Revealed: Yorkshire police forces spending reaches nearly Â£4m on temporary and agency staff
Police forces in Yorkshire spent nearly Â£4m recruiting temporary and agency staff to plug gaps in their ranks last year, new figures have revealed.
The cost of outsourcing almost 2,000 members of staff stood at £2.4m for West Yorkshire Police in 2017, while South Yorkshire Police looked set to break the £1m mark for the same period having spent £847,000 by December.
From IT workers to firearms trainers, the number of agency and temporary staff drafted in by West Yorkshire Police more than tripled over the last five years, from a combined total of 432 in 2012 to 1,954 last year.
Its 2017 bill for outsourcing staff rose by more than £2m compared to 2012, according to figures obtained under the Freedom of Information Act.
Craig Grandison, vice chairman of the West Yorkshire Police Federation, which represents officers, said the boom in agency staff among forces was “symptomatic” of cuts to policing budgets.
“We all want to see the police providing best value to the public,” he said. “Unfortunately the long-term use of agency staff does not do that. I would prefer that the money was invested into permanent police staff to support the officers on front-line policing.”
While the number of agency and temporary staff recruited in 2017 actually fell by 100 compared to 2016, West Yorkshire Police forked out about £800,000 more last year to pay for fewer roles to be filled. Mr Grandison said forces were struggling to attract suitable applicants for some posts because of uncertainty surrounding job security.
Nigel Brook, assistant chief officer at West Yorkshire Police, said the figures come after significant budget cuts, and included those for permanent employees temporarily filling vacancies.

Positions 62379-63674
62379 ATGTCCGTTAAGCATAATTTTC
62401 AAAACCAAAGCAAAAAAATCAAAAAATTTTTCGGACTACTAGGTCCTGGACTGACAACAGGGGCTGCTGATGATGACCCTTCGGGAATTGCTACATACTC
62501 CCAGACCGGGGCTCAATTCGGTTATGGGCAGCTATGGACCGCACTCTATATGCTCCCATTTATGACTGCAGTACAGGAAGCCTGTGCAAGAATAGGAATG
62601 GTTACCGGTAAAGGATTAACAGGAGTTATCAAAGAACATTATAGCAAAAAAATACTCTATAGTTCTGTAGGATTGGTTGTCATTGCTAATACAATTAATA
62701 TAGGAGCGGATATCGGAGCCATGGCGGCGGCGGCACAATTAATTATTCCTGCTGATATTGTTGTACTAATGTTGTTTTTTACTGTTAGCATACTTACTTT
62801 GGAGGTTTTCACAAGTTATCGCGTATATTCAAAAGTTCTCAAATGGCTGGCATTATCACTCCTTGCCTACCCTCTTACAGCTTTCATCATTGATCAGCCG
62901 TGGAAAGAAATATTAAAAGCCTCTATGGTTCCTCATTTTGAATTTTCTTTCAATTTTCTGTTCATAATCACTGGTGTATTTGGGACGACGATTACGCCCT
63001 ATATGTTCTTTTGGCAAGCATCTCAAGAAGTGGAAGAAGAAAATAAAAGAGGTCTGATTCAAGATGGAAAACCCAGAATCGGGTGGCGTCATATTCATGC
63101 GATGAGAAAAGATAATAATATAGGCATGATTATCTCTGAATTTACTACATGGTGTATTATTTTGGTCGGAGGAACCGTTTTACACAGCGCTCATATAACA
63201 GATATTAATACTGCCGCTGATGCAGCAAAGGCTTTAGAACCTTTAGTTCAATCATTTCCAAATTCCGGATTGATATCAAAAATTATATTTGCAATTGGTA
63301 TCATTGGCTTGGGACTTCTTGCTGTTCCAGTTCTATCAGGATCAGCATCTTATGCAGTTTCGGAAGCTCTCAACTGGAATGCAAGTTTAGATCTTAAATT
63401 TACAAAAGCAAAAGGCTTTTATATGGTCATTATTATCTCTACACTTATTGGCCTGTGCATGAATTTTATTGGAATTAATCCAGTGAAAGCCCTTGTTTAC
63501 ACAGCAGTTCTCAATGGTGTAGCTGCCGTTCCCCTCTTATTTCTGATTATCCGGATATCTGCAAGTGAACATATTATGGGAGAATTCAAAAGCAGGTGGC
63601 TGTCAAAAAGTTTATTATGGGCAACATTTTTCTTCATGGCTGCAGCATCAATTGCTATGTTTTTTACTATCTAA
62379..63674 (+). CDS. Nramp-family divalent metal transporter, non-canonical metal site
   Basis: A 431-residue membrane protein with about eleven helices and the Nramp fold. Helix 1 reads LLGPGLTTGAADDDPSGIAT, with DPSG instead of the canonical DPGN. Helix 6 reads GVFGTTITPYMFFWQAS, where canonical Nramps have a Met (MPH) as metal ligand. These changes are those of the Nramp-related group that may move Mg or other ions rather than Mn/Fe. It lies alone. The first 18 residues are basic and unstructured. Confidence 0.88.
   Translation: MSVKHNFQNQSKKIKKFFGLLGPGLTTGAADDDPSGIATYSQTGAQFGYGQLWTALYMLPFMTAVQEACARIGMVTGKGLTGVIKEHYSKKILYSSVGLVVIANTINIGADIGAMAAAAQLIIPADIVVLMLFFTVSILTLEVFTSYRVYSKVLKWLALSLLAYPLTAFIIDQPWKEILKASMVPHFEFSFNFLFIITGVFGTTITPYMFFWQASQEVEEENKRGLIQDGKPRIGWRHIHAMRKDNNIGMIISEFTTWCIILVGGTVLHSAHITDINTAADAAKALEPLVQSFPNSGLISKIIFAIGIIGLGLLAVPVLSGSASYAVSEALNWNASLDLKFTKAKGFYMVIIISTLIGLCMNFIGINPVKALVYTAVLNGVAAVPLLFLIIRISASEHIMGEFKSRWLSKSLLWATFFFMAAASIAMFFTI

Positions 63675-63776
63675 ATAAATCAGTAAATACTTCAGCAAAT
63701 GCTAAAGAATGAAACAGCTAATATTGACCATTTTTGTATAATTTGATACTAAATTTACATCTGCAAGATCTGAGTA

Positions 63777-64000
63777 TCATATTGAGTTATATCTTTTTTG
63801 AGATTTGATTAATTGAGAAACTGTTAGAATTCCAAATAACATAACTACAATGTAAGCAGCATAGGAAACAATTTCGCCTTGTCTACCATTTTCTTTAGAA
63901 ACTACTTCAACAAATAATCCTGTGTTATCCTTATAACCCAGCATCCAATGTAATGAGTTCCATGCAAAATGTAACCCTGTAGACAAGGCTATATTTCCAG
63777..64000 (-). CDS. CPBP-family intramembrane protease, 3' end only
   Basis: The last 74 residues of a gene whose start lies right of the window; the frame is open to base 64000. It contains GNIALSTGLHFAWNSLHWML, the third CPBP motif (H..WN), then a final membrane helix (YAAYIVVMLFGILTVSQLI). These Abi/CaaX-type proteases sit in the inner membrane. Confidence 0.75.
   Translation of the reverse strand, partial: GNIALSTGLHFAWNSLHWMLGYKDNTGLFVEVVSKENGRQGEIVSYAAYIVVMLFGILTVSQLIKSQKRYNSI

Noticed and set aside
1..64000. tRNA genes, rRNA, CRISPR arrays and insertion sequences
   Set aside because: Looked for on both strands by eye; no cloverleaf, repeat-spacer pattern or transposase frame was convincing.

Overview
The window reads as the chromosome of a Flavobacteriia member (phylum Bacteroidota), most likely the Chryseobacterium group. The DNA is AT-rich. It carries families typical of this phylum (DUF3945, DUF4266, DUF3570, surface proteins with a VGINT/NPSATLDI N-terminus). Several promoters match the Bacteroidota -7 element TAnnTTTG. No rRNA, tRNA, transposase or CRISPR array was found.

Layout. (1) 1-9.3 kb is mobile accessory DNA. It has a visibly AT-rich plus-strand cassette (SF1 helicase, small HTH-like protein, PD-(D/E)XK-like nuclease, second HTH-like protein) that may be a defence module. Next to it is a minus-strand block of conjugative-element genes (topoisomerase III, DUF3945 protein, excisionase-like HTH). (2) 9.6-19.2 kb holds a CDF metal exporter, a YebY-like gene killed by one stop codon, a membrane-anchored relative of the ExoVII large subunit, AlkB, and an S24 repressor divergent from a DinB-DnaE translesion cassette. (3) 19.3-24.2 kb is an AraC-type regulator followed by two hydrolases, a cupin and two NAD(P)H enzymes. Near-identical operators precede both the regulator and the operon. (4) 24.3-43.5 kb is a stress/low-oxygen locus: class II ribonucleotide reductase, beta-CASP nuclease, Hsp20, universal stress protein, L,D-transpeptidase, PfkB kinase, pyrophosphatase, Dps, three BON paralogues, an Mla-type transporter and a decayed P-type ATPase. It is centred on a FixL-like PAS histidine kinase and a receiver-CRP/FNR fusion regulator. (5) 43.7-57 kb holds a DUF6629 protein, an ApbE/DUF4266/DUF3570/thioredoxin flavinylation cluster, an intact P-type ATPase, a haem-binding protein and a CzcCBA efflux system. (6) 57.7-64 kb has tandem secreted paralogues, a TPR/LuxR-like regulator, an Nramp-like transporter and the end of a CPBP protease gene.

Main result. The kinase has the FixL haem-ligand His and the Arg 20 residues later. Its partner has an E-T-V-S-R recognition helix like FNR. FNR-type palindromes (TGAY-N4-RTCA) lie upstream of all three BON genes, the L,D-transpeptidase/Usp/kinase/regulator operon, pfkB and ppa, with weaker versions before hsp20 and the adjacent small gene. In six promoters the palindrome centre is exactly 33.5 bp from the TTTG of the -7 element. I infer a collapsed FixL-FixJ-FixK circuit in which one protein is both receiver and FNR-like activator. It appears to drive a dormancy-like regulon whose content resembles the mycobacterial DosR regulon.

Latest Home Office statistics show that across England and Wales, the number of police officers has fallen by more than 20,000 between 2009 and 2017.
Extra officers were recruited in West Yorkshire to help with demand for child sexual exploitation investigations.
Mr Brook said: “As a result of very significant budget cuts, the force launched a whole series of reviews.
“During the course of such work, it is common for permanent recruitment to cease and instead to employ agency or temporary staff in order to minimise redundancies once final structures are determined.
“For instance, the review of our support staff covering over 1,000 posts has meant a much higher number of agency and temporary posts (and vacancies) and we are only in 2018 permanently recruiting into the new structures.”
Meanwhile, South Yorkshire Police’s spending more than doubled from £385,000 in 2015/16 to £1m in 2016/17.
Humberside Police paid agencies £483,000 in the last year.
Elsewhere, on average, a combined total of 99 temporary and agency staff were employed North Yorkshire Police each month in 2015.
This rose to monthly averages of 112 in 2016, and 132 in 2017.
It represents an increase of about one third in agency and temporary staff filling roles at the force over the last two years, according to the data.